His 159-run stand with Ajinkya Rahane in the first innings also paved the way for India’s challenging total and he made sure that the visitors seized the initiative with his 103-run knock to give the tourists a commanding lead. Kohli led by example in the field and showcased his athleticism by pulling off a spectacular catch in the slip cordon to dismiss Ollie Pope in England’s second innings.

GOT RIGHT

India were in danger of repeating their batting failures from the first two Tests when they lost three wickets in quick succession on day one. However, a determined Kohli ensured mitigated that possibility through an uncharacteristically dogged innings.

The 29-year-old curbed his free-flowing stroke-play, especially against James Anderson to whom he has not been dismissed by in this series so far. He had the rub of the green in getting to his century in the second innings when batting on 93 as Keaton Jennings dropping a chance at slip off the bowling of Anderson but a 23rd ton was just reward for his perseverance and determination.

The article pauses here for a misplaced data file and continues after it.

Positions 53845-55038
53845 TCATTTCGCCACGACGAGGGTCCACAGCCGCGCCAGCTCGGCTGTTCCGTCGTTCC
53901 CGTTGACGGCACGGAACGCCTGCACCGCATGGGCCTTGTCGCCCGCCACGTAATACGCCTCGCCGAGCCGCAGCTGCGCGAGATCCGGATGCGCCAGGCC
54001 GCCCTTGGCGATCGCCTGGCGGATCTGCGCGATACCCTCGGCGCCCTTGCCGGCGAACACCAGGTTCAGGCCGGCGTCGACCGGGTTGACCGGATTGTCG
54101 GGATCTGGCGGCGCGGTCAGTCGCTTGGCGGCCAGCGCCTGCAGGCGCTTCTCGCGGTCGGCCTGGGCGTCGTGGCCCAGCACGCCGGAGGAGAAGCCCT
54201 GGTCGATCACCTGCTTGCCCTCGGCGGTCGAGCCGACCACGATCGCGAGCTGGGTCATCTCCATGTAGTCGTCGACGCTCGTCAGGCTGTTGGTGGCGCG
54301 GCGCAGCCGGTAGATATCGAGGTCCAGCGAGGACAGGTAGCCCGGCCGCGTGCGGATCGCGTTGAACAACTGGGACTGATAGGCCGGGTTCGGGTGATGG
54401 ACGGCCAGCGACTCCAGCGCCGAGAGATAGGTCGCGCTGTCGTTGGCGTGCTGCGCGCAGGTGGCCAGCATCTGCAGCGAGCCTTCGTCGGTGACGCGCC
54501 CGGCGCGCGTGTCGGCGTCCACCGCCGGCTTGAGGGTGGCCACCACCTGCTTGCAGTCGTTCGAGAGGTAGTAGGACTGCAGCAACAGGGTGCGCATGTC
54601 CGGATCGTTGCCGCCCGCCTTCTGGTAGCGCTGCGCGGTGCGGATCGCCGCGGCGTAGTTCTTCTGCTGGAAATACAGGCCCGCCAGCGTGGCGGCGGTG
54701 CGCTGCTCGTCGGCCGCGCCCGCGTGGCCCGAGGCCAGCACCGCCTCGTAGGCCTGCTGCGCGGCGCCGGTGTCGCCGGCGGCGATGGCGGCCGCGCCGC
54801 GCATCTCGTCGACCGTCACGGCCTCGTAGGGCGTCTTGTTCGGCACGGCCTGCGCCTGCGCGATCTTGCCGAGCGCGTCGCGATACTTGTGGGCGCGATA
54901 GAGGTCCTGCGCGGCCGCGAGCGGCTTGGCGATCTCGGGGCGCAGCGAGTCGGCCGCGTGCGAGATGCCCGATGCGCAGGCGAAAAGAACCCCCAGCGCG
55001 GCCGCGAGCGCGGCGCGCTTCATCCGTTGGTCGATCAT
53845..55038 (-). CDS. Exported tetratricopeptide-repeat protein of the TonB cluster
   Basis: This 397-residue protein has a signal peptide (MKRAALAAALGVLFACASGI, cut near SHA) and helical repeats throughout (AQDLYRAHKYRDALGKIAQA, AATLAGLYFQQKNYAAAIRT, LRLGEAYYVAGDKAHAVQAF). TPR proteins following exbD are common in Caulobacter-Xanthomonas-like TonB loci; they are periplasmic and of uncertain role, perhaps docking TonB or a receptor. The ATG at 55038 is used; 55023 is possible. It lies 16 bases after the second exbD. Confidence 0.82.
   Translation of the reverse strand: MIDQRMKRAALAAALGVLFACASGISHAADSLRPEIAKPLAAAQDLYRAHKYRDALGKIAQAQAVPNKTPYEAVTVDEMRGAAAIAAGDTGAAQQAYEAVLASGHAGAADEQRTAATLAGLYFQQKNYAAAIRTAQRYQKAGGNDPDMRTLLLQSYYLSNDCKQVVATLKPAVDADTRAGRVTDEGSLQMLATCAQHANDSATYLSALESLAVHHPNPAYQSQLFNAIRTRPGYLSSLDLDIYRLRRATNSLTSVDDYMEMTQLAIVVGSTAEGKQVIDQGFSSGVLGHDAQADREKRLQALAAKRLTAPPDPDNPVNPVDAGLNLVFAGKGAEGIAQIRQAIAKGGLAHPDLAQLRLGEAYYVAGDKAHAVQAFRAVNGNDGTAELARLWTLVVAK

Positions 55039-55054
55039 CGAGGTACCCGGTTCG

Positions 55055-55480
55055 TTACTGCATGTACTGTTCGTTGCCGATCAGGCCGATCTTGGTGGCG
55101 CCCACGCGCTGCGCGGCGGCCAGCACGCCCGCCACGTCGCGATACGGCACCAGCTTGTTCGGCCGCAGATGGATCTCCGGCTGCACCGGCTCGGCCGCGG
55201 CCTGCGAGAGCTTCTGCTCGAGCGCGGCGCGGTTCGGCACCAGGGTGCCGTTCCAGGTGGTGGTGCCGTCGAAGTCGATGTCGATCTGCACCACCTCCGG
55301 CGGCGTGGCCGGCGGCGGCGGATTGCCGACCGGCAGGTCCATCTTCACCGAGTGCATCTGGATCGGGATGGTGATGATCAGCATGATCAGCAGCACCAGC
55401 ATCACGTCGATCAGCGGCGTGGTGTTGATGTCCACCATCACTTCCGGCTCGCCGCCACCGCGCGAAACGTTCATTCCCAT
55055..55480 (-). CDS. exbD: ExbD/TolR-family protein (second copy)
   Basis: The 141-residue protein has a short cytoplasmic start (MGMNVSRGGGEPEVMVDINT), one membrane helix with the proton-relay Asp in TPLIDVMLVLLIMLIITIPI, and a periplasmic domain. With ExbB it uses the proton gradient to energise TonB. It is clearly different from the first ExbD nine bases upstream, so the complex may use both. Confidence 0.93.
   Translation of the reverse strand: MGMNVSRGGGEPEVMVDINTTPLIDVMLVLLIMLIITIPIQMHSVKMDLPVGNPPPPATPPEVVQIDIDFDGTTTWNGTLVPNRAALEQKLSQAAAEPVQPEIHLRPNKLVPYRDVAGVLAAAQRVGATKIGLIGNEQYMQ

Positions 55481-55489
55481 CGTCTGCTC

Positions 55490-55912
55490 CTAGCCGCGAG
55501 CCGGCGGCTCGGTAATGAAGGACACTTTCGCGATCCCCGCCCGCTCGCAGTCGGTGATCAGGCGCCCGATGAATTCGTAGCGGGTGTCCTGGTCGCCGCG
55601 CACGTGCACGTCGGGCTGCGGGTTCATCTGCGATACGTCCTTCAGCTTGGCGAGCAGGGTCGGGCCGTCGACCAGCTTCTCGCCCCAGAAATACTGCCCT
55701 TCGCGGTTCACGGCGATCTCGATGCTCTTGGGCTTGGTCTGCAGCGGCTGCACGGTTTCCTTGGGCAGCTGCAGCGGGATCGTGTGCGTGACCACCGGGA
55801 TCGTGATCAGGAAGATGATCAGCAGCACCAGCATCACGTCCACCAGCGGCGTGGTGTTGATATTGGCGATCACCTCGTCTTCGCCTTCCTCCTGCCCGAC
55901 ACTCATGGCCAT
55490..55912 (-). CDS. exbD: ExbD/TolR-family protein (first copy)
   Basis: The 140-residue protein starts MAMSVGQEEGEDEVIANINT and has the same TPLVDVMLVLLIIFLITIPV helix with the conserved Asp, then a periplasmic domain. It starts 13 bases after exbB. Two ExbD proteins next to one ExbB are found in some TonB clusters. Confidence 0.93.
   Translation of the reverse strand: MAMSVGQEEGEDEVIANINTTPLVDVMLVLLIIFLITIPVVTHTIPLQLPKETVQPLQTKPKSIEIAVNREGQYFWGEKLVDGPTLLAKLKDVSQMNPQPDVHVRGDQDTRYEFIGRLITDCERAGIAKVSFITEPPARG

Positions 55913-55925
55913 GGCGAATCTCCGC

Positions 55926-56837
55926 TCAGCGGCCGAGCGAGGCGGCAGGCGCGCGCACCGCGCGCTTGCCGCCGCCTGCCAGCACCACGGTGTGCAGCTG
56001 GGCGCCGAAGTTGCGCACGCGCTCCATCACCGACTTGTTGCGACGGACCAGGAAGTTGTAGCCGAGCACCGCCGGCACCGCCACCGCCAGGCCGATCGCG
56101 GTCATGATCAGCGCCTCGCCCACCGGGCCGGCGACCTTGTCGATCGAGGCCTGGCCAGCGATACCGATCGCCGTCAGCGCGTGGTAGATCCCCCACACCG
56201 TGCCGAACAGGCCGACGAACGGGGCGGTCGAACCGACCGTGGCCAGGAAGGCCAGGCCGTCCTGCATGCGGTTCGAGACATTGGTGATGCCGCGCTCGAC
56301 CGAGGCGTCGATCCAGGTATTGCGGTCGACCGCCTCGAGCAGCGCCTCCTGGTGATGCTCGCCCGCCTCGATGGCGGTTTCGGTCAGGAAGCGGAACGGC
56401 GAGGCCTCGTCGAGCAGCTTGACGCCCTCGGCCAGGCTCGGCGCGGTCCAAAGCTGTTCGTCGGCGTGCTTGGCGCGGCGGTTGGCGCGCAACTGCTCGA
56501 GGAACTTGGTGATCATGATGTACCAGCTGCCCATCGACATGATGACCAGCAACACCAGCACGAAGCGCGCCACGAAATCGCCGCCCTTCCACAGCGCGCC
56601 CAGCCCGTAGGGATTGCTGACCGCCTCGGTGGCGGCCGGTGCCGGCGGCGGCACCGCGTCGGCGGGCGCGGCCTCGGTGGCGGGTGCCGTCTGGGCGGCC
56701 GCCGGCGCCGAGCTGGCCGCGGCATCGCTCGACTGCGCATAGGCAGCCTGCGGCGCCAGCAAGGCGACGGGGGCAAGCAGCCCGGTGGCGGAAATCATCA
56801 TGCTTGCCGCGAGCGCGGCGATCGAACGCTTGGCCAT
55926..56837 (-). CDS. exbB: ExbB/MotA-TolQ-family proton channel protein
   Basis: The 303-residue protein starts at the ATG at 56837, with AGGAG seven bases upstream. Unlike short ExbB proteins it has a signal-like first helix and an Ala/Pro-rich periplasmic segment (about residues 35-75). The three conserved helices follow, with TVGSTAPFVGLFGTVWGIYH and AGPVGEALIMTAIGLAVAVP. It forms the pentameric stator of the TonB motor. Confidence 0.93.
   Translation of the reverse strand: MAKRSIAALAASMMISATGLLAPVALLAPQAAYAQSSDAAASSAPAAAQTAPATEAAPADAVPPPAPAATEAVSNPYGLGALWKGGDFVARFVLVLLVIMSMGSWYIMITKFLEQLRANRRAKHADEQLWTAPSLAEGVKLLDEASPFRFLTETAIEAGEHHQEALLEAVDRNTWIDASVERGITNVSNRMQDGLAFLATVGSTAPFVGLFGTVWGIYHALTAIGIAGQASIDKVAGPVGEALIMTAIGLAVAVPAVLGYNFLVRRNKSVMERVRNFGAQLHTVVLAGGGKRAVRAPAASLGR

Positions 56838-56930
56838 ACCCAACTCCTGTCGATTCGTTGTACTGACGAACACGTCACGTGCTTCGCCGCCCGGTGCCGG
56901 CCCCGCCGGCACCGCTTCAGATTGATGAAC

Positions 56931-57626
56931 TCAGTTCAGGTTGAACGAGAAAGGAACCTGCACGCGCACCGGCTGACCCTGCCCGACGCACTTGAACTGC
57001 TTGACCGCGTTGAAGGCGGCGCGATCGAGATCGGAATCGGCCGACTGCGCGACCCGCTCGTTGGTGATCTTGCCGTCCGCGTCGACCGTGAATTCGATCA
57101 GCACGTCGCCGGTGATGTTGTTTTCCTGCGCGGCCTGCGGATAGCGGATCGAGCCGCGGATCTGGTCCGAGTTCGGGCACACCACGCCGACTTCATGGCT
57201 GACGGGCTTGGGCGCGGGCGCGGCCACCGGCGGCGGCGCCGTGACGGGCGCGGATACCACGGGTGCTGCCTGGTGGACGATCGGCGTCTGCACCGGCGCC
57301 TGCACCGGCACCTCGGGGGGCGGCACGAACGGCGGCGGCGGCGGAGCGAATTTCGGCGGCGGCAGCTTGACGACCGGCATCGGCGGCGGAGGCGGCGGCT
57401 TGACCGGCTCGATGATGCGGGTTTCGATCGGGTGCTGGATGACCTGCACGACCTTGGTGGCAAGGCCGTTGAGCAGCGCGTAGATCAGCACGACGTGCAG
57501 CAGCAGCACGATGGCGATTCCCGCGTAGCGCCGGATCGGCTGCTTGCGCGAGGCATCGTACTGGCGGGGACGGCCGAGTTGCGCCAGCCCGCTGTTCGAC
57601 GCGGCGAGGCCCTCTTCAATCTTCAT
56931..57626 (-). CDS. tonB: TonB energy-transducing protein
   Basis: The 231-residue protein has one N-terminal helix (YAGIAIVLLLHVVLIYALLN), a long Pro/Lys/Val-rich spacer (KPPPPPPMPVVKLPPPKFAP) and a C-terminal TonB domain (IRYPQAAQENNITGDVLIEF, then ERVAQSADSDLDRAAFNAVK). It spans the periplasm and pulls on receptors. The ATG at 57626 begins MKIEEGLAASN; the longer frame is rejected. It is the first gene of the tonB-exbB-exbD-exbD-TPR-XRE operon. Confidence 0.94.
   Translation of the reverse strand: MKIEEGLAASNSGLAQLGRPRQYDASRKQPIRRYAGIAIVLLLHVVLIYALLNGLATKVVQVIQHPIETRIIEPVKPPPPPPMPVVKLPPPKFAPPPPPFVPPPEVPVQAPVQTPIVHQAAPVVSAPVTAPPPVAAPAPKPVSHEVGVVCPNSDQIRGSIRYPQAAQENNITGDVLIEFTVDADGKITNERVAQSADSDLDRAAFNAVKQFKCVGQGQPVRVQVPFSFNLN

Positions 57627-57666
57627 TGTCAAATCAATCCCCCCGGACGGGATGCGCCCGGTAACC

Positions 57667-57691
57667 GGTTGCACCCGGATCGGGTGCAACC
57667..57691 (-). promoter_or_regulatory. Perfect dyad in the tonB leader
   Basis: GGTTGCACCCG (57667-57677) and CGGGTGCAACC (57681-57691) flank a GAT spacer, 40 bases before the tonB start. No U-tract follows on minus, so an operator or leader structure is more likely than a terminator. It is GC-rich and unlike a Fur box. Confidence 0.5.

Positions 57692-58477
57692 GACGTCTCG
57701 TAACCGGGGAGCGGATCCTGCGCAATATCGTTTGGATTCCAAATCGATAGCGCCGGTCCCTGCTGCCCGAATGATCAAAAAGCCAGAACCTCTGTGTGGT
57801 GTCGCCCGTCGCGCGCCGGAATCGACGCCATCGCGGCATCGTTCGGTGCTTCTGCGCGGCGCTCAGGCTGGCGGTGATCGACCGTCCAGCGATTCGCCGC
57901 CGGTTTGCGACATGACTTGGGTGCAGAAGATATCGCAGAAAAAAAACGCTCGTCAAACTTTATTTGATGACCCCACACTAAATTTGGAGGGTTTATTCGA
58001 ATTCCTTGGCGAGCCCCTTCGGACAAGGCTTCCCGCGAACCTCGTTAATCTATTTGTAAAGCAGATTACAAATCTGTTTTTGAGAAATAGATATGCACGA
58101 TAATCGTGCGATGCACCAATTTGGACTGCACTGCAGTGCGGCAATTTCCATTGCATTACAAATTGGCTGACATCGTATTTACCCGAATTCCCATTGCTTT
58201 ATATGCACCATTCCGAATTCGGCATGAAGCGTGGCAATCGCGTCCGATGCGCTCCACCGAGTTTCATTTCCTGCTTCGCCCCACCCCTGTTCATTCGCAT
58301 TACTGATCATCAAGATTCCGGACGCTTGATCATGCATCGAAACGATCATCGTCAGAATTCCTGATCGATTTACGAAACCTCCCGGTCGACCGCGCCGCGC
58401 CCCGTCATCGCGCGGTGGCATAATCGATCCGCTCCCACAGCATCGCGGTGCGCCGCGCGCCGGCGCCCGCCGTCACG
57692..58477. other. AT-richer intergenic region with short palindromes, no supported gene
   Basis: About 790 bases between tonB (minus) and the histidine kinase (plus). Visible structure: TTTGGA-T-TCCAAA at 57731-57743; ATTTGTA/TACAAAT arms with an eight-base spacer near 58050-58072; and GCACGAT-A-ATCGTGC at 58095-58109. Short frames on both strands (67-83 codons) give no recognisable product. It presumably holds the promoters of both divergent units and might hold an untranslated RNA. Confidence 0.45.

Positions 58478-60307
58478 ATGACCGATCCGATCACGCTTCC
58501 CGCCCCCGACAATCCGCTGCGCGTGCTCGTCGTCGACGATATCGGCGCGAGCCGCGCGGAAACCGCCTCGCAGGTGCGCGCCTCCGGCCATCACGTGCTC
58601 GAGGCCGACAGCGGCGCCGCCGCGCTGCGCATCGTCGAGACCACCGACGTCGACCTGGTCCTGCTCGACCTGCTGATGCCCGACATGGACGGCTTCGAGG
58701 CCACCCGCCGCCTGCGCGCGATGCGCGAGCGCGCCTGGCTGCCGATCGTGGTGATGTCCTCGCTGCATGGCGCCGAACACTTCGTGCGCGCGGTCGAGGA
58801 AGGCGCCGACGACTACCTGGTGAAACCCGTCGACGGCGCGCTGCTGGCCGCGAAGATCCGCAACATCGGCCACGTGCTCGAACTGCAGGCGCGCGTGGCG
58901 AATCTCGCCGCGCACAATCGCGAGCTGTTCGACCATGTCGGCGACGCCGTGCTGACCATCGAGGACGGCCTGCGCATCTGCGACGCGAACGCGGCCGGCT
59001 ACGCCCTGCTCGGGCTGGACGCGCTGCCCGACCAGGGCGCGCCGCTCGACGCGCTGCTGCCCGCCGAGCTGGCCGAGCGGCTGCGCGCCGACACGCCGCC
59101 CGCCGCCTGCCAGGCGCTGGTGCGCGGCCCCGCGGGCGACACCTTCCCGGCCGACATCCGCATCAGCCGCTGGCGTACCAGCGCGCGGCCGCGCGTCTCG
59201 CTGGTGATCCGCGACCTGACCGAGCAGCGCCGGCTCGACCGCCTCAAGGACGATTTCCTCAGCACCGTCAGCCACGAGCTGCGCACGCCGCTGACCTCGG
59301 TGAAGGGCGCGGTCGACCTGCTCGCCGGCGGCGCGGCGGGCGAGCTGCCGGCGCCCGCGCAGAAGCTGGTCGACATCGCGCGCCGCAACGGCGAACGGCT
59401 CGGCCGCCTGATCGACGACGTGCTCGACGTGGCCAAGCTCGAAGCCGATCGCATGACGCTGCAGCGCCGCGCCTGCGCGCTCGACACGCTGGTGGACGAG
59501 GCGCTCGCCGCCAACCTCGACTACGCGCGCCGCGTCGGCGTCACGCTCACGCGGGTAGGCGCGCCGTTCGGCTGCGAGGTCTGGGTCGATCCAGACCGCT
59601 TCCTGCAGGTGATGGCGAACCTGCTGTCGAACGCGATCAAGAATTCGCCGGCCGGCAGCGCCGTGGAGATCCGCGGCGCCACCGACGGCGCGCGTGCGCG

GOT WRONG

There is barely any fault that can be found in Kohli the batsman currently but there were a few captaincy decisions which he could have played better. He kept Ishant Sharma away from the new ball in the first innings opting to instead open the bowling with Jasprit Bumrah and Mohammed Shami.

He did make amends in the second innings by throwing the new ball to Ishant. He will be angry with himself for his lapse in concentration in the first innings where he once again threw away his wicket to Adil Rashid while being extremely cavalier against the England leg-spinner.

VERDICT – 9/10

Kohli is looking like a batsman very much at the prime of his game as he continues to breach new landmarks. Having seen India’s batting failures from close hand in the series, the skipper has taken it upon himself to lead from the front and how! Backing up his Edgbaston display with another Herculean performance, Kohli has well and truly banished the demons of his disastrous 2014 tour.

With Kohli batting like a man possessed, the rest of the Indian batsmen are beginning to take a cue from his game and it has reflected in a vastly improved collective batting performance. The Delhi-born star’s hunger for runs shows no signs of stopping having gone past 400 runs in the series and there could be more milestones breached by the superstar in the remaining two Tests at this rate.